Deadfall Adventures is exactly the type of rote first-person shooter that gaming enthusiasts imagine when they rant about the genre’s over-saturation. It is a game that claims to pay homage to that which inspired Indiana Jones, Tomb Raider, and Uncharted, but instead flounders in the shadows of higher quality work.
During my time with Deadfall Adventures, I got the impression that it was made for screenshots. The environments are genuinely good looking, from the right angle. The run down temples and jungle that make up most of the game’s settings aren’t as full as bigger budget games; however, most game worlds don’t look as crisp and clean at first glance as Deadfall Adventures. Unfortunately, the textures, and the rest of the game, don’t hold up to closer inspection.
The only other moderately redeeming element of Deadfall Adventures is the gunplay, with the mechanic’s best quality being that it’s inoffensive. The guns all blur together, with no single weapon of any type feeling significantly different from the rest. I picked up guns because I had space or because they were placed in front of me, but never because I wanted to. I was never upset when the game took a weapon away from me. I was never elated when it graciously set one in my path. I got the impression that the shooting was only meant to tie other pieces together, which would have been fine if those pieces were even remotely enjoyable.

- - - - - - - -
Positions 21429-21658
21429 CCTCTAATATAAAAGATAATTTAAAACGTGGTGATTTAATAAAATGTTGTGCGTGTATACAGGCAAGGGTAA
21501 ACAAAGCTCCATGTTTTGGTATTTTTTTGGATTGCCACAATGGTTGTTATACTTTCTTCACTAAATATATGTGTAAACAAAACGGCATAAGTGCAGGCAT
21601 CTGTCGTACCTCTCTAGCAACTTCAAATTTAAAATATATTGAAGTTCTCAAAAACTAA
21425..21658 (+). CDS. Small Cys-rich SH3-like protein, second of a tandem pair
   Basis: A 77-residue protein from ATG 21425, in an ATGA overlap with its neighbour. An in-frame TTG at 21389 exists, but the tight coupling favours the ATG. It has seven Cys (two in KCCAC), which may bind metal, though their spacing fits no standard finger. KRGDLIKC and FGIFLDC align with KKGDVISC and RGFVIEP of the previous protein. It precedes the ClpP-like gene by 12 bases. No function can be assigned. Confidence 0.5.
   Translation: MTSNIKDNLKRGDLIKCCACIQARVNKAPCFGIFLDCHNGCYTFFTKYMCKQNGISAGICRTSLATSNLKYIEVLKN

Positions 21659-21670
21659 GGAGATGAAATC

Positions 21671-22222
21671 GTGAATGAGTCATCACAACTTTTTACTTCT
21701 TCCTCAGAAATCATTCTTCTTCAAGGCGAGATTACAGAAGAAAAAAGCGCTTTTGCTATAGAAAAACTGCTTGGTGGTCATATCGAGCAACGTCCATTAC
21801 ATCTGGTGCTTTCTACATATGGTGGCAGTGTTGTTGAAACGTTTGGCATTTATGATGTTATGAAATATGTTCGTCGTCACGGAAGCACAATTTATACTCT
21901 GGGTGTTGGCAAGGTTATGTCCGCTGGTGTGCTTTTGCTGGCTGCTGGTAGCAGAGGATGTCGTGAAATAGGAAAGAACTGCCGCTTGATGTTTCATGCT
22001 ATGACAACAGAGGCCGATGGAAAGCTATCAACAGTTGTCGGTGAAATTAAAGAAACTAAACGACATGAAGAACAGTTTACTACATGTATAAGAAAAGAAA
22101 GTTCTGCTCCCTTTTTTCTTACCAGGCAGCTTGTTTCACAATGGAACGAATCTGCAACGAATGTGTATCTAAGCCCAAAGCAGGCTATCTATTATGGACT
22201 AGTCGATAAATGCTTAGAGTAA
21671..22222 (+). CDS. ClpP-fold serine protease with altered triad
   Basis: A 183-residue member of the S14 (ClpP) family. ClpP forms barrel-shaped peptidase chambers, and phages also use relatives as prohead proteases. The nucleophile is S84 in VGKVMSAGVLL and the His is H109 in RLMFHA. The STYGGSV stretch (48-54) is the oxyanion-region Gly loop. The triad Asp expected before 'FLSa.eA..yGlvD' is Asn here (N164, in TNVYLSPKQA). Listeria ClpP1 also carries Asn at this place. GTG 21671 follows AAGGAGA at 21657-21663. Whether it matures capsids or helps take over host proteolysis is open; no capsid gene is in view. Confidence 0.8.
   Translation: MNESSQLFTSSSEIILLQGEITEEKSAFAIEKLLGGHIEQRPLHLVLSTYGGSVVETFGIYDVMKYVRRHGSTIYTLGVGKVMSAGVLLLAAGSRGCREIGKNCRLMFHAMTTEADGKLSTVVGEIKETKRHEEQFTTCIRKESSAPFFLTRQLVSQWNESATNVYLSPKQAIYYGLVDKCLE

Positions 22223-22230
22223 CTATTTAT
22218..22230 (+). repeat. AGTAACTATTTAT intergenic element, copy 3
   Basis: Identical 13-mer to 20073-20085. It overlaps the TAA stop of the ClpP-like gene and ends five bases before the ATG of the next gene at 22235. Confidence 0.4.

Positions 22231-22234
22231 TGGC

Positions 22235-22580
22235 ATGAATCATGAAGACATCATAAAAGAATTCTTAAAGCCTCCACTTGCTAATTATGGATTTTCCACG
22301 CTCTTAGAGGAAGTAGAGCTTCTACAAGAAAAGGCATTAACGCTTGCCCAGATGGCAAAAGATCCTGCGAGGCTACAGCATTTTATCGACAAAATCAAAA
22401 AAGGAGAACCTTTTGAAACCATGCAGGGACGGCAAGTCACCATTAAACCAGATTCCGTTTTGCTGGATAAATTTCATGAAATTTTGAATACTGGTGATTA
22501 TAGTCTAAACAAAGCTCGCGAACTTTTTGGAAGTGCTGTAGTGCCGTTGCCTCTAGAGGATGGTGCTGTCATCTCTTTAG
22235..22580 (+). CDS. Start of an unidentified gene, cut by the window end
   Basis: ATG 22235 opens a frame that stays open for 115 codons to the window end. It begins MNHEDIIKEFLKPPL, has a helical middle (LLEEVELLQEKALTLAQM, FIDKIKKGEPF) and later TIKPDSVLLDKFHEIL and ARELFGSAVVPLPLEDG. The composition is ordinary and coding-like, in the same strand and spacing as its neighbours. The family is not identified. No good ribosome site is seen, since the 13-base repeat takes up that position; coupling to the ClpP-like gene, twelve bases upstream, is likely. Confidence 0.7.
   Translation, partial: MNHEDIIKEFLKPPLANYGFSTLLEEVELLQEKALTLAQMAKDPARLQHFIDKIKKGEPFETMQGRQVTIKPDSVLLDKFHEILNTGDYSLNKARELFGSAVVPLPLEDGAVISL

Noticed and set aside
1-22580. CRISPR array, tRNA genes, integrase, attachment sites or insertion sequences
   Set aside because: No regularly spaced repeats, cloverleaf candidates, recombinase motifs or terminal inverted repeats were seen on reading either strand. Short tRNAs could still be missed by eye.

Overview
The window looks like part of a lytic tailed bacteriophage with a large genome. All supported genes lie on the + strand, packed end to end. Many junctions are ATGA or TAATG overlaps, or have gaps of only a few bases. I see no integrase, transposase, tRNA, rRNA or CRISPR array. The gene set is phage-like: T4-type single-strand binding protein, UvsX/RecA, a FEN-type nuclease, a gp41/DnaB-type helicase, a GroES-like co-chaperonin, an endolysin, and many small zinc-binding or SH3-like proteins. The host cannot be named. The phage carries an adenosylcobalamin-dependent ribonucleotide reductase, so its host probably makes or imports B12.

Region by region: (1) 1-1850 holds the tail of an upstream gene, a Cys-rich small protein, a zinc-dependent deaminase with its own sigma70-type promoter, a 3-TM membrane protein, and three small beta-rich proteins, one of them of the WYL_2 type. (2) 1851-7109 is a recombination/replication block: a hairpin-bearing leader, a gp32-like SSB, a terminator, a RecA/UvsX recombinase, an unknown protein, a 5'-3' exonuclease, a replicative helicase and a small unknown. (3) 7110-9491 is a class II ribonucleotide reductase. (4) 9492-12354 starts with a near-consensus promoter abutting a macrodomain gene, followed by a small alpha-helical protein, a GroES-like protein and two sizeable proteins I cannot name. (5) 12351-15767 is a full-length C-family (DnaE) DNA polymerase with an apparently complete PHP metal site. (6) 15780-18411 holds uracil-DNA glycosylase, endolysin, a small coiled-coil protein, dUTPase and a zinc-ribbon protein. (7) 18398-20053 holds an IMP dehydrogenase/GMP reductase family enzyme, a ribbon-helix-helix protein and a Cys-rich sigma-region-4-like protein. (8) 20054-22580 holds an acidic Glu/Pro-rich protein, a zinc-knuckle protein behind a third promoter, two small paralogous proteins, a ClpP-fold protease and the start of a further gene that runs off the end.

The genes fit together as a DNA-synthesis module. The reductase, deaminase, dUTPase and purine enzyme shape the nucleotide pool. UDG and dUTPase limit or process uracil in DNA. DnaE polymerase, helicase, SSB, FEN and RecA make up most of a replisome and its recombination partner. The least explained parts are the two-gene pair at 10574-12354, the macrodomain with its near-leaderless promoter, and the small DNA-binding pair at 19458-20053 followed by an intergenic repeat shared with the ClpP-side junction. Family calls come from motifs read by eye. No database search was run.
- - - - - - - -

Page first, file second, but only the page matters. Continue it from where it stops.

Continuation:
A game doesn’t need to have extremely high quality motion capture for its animations to blend into the background. Players are accustomed to slight inconsistencies, arms and legs clipping through objects, lips not quit syncing up. When those animations elicit laughter it’s a problem though. Deadfall adventures is filled with limbs that bend to ligament tearing angles, heads that bob about in hilarious manners, and hands that never quite grasp what they’re holding. During cutscenes I was reminded of stop motion animated action figures. Characters’ shoulders also regularly slipped a bit too far down their torsos, turning their whole upper-bodies into strange cones. The story conveyed through the off-kilter animations fares even worse.
Deadfall Adventures tells the tale of James Lee Quatermain, a man with a name that no one can decide how to pronounce. Sometimes they say Quartermain, sometimes they say Quaterman, and occasionally they say Quarterman. They rarely, however, say Quatermain. To be honest, I couldn’t tell you what the story of Deadfall Adventures actually is, because it shoots itself in the foot almost immediately. Locations change on a whim, and with little justification. Characters seem oblivious to both their surroundings and what happened earlier in the game. Finally, all of the disruptive plot holes and brainless characters compound into a boring, incoherent mess due to lack of motivation. If a reason for Quatermain’s quest was ever given, I completely missed it somewhere in drone of Nazis and treasure.
Most disheartening, however, is that the swiss-cheese story, the crazy animations, and the uninteresting gunplay could have all been redeemed by the puzzles. The game seems determined to leech the soul from its own body before any fun can be had though. When Deadfall Adventures isn’t giving a puzzle solution outright, it’s presenting so little feedback that solving them becomes a marathon game of trial and error. The larger puzzles are especially guilty of the latter, with the game’s notebook rarely giving hints regarding more than the first of their multiple steps.
As the game progresses the life drains out of them, leaving the player to juggle combat with a mirror puzzle that requires no effort. They’re the perfect place to end a review at, because they so accurately represent the game they inhabit. Deadfall Adventures is full of potential that is dashed away by the implementation of its parts.